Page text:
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Few Seniors Surf the Web for Health Information 2005-01-12
By HealthDay

 

Few Seniors Surf the Web for Health Information


By Karen Pallarito
HealthDay Reporter
WEDNESDAY, Jan. 12 (HealthDayNews) -- Even as the Internet becomes an increasingly rich source of health information, most American seniors remain out of the loop, a new survey finds.


Less than a third of the 65-and-older population has ever gone online, and only 21 percent has sought health information online, the Kaiser Family Foundation reported Wednesday.
Those with lower incomes and less education are less apt to tap into the Web's wealth of offerings. Only 15 percent of seniors with household incomes under $20,000 a year, for example, have gone online. The proportion that uses the Internet rises to 40 percent among seniors with incomes of $20,000 to $49,000, and to 65 percent among those with incomes of $50,000 or more a year.
Prior studies have shown a similar "digital divide" within the general population based on socioeconomic status. "Seeing it so starkly among seniors was an eye-opener," said study author Victoria Rideout, vice president and director of Kaiser's Program for the Study of Entertainment Media and Health.
"As long as that divide is there," she added, "it limits the potential of the Internet to be useful to those in need of health information."
That worries some senior advocates, particularly as Medicare prepares to roll out a new outpatient drug benefit scheduled to take effect in 2006.
"The Internet is a wonderful tool for relatively sophisticated, well-trained counselors. It's sometimes a valuable tool for children or other caregivers for people with Medicare. [But] it's only occasionally useful for Medicare consumers themselves," said Robert M. Hayes, president and general counsel of the Medicare Rights Center, a New York City counseling service for Medicare beneficiaries.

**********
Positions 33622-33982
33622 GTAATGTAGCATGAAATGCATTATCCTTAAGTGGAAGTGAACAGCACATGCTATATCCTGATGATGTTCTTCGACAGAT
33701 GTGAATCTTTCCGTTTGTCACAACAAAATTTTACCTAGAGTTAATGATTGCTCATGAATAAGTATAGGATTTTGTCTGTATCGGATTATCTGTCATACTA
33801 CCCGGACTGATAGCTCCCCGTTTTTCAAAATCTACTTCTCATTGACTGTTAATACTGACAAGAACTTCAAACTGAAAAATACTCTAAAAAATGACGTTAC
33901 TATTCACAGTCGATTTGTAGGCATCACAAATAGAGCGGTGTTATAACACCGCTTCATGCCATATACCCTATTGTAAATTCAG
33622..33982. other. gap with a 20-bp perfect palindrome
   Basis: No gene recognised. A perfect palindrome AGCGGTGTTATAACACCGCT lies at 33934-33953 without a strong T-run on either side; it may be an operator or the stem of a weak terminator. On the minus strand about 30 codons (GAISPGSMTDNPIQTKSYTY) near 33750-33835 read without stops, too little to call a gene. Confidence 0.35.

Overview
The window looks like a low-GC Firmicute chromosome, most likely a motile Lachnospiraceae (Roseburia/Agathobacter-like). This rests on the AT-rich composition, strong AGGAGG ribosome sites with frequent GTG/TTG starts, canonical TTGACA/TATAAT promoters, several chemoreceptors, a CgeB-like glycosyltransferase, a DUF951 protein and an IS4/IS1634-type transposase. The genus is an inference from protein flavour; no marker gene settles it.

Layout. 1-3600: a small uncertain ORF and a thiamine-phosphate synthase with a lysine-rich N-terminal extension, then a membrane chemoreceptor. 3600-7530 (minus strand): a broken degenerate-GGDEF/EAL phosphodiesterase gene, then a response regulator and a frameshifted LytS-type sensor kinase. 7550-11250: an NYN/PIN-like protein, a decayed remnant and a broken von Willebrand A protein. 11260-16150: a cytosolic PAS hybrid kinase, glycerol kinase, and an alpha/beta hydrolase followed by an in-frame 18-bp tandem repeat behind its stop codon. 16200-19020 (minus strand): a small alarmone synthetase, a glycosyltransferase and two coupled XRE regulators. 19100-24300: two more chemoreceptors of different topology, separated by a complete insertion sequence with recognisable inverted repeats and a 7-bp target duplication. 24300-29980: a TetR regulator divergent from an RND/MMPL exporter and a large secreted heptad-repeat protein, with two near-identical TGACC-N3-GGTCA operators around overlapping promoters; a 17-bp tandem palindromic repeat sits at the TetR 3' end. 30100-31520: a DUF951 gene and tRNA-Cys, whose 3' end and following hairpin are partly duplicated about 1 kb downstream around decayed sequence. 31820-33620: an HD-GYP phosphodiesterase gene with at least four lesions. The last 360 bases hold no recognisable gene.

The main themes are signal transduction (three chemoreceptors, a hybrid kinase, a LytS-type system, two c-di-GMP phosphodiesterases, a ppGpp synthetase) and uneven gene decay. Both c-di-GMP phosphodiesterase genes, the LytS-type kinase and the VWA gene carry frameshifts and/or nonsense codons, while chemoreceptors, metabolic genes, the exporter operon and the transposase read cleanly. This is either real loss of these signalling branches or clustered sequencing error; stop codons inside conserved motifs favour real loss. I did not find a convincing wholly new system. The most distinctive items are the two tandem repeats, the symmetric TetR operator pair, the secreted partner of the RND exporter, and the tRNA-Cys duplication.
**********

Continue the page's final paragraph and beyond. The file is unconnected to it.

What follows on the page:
At the time of the Kaiser survey, only 2 percent of all seniors had gone online to Medicare.gov, and further studies indicate the proportion of older users remains small.
The Centers for Medicare & Medicaid Services (CMS), the agency that administers Medicare, provides extensive online tools for deciphering Medicare benefits. The same information is available by calling 1-800-Medicare, a spokesman said. And many beneficiaries are able to tap into the Internet via counselors at senior centers or Web-savvy relatives.
Kaiser's report is the first to closely examine seniors' use of the Internet for health information and how that may change as the baby boom generation ages. The results are based on a nationally representative telephone survey of 1,450 adults aged 50 and older conducted last March and April.
Seniors said they don't use the Internet at all or not very often mainly because they never learned how (44 percent); it is too complicated (33 percent); and there's nothing on the Web that interests them (27 percent). One in four said it was too expensive; the same number believe that someone will try to cheat, steal or take advantage of them online.
Among the minority that goes online for health information, 37 percent said they've looked for drug information -- the most popular online topic.
There's reason to believe the Internet will play a larger role in informing older Americans as baby boomers age into Medicare. The survey shows substantial numbers of people aged 50 to 64 -- America's next generation of senior citizens -- are going online (70 percent) and more than half are using the Internet to look for health information (53 percent).
The challenge facing health advocates and policymakers is to make the Internet accessible and useful for the current senior population.
"First of all, I think we need to start a dialogue about what it's going to take to get more seniors online so they can make use of this tool," Rideout said.
But she also stressed the continued need for community-based outreach efforts by skilled health-benefits counselors. With Medicare's drug discount program launched last June and the upcoming prescription drug benefit, seniors are being called on to make increasingly complex choices, Rideout explained: "The Internet is not an instant solution for making those choices."





 
 
 
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